PEEK

Hardcore Gamblers Predict Who Is Going to Win the Election

Bookmakers must make an accurate line or they lose -- period.
Recently I was in Kentucky, reporting on horseracing for Garden & Gun. A "whale" (bettor of thousands of dollars per day) I interviewed, Mike Maloney, successfully traded securities, options and futures, but chose to go to the track every day instead because it offered him a greater challenge. "There are many, many, many more factors to consider in betting horseraces," he said.



Maloney is a youthful fifty-two, with alert, light blue eyes and a cheerful demeanor. He doesn't chomp on a cigar. He's in no way a Damon Runyon character. I have reason to believe he's a sort of mathematical genius.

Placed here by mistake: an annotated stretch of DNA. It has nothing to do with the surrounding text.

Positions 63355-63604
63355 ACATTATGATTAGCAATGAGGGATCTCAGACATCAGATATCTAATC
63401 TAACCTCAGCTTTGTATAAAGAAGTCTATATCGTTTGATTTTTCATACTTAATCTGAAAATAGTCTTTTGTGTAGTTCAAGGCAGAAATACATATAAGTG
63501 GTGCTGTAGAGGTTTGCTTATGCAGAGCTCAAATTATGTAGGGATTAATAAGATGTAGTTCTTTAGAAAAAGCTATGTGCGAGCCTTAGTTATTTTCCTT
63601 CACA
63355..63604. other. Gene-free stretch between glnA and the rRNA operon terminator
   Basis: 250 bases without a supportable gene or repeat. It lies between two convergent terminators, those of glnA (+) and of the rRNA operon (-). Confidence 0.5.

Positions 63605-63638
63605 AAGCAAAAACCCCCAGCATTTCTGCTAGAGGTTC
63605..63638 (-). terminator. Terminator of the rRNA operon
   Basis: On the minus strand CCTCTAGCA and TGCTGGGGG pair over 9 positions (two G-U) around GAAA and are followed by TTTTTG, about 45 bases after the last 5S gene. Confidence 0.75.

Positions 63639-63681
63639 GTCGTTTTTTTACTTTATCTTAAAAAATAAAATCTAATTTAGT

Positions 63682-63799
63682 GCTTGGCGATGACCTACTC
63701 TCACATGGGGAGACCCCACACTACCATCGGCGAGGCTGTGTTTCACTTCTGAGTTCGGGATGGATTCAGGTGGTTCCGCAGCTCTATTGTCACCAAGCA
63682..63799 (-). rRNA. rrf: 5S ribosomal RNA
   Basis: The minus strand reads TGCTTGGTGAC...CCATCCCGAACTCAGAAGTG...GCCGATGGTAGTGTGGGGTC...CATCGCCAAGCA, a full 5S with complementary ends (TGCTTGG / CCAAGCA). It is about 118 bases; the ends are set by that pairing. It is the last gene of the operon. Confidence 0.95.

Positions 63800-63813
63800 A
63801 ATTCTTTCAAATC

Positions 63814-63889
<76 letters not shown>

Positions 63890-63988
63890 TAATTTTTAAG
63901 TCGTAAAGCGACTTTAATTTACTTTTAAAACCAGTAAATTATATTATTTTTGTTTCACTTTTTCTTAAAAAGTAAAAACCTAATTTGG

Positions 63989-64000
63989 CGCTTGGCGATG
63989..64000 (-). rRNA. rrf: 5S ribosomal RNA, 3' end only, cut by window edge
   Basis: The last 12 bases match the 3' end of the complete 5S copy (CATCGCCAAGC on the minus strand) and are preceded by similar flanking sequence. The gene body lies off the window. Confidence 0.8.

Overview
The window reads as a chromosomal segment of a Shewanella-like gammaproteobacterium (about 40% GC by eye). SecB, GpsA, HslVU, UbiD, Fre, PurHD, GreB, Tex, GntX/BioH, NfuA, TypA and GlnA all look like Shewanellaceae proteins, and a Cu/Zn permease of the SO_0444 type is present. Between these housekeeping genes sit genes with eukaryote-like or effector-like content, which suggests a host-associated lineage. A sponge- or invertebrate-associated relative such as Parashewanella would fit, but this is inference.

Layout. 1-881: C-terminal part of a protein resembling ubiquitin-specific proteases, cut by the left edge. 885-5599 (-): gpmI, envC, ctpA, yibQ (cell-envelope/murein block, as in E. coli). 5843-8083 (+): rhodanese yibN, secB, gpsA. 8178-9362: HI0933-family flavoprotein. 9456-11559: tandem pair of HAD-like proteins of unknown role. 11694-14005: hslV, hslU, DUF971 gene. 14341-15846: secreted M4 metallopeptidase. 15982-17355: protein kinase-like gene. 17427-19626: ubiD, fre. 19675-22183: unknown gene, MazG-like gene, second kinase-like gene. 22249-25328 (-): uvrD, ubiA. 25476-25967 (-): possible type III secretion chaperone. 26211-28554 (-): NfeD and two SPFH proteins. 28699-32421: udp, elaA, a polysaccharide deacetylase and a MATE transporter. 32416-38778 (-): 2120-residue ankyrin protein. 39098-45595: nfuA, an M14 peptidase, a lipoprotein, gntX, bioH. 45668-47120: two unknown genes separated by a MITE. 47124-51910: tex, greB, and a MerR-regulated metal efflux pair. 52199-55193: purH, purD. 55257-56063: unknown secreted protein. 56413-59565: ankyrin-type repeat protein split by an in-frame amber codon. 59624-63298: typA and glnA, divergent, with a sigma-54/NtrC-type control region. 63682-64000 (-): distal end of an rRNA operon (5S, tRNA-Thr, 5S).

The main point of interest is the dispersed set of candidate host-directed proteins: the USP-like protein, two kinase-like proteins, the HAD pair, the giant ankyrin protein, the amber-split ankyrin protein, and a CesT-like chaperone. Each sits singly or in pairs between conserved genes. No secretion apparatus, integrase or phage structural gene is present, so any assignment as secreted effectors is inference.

I asked him: "Do you think handicappers can forecast the outcome of the presidential election better than polls?"



He didn't hesitate. "Polls can be inaccurate. People may say what is politically correct, the questions may be leading, the pollsters may be biased. A pollster can still bill for an inaccurate poll. Bookmakers must make an accurate line or they lose -- period."
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